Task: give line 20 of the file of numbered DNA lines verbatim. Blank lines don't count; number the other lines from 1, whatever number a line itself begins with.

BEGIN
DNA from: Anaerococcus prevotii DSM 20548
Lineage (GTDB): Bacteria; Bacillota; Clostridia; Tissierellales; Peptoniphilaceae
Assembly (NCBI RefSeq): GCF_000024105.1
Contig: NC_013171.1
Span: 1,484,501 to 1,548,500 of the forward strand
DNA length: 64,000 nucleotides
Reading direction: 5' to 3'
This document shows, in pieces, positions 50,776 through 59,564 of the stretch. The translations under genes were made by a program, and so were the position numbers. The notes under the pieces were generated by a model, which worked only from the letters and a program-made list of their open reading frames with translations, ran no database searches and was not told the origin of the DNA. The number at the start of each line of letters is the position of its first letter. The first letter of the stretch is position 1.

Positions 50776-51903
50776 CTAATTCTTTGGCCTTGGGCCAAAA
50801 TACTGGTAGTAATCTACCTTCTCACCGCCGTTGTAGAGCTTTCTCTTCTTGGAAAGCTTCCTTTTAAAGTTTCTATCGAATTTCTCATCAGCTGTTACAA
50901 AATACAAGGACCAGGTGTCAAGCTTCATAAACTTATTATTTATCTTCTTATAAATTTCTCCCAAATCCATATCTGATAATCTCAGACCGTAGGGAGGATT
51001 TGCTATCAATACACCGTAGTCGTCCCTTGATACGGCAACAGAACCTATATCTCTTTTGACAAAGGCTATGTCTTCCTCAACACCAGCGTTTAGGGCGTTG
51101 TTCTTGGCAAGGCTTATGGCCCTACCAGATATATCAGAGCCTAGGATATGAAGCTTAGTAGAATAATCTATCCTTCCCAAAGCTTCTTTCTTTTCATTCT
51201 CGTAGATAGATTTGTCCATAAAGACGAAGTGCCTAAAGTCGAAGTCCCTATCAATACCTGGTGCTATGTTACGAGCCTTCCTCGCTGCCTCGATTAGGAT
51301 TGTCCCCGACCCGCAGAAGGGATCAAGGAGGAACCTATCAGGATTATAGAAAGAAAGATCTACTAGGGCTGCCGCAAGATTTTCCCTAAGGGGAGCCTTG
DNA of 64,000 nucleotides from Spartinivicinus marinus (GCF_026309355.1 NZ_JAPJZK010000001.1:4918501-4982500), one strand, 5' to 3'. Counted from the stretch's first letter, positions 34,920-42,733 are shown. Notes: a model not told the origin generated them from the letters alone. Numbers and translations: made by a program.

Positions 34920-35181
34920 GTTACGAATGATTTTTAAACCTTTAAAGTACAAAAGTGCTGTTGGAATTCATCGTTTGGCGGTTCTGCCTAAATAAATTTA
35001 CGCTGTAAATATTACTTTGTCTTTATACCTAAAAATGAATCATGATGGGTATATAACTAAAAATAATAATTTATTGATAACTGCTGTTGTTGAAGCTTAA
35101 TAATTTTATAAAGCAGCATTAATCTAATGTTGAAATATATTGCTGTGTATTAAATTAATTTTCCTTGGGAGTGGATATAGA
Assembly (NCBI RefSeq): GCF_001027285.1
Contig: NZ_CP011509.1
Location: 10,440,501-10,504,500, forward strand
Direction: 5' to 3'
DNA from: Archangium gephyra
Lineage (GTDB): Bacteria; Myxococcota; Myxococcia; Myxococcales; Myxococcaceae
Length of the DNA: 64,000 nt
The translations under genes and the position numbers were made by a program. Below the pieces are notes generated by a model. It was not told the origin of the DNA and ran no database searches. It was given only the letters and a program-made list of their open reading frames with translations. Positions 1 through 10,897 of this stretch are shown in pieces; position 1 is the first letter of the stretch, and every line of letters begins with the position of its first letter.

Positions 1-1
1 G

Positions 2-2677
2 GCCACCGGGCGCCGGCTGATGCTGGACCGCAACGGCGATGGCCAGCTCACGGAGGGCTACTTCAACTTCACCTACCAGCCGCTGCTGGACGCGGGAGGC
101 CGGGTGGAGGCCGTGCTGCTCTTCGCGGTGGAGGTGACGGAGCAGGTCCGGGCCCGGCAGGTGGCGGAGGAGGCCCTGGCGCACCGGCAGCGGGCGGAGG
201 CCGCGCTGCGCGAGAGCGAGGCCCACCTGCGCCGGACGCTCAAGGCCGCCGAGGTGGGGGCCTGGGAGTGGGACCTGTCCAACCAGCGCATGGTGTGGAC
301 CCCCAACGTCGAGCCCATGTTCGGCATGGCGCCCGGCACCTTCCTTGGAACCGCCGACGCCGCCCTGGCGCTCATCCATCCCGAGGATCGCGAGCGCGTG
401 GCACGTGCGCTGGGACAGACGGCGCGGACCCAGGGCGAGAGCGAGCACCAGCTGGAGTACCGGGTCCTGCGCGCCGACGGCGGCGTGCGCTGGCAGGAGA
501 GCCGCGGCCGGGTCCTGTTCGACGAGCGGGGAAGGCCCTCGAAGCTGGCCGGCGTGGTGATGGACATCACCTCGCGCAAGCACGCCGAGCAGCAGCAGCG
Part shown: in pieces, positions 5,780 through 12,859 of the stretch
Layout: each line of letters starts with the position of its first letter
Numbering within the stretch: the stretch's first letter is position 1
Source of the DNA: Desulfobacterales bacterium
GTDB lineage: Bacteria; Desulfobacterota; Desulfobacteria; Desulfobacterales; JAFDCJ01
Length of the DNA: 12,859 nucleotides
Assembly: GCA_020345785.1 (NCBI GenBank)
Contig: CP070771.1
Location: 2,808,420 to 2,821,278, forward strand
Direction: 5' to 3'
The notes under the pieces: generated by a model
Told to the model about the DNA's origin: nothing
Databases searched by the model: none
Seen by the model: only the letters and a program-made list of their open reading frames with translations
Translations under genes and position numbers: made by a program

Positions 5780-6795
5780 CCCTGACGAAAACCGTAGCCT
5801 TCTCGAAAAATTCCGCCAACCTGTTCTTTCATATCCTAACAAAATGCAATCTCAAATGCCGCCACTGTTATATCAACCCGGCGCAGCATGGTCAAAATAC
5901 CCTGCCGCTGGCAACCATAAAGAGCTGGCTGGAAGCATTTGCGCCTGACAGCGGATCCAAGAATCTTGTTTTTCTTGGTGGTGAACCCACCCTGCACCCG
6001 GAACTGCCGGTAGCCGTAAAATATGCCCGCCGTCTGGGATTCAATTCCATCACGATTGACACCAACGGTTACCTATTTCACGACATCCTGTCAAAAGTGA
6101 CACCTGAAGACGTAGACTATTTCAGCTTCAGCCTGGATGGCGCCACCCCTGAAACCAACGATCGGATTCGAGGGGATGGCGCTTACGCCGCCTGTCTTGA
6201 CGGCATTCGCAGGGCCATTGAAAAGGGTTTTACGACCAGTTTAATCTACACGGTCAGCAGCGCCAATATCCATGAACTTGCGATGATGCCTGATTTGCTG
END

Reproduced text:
35001 CGCTGTAAATATTACTTTGTCTTTATACCTAAAAATGAATCATGATGGGTATATAACTAAAAATAATAATTTATTGATAACTGCTGTTGTTGAAGCTTAA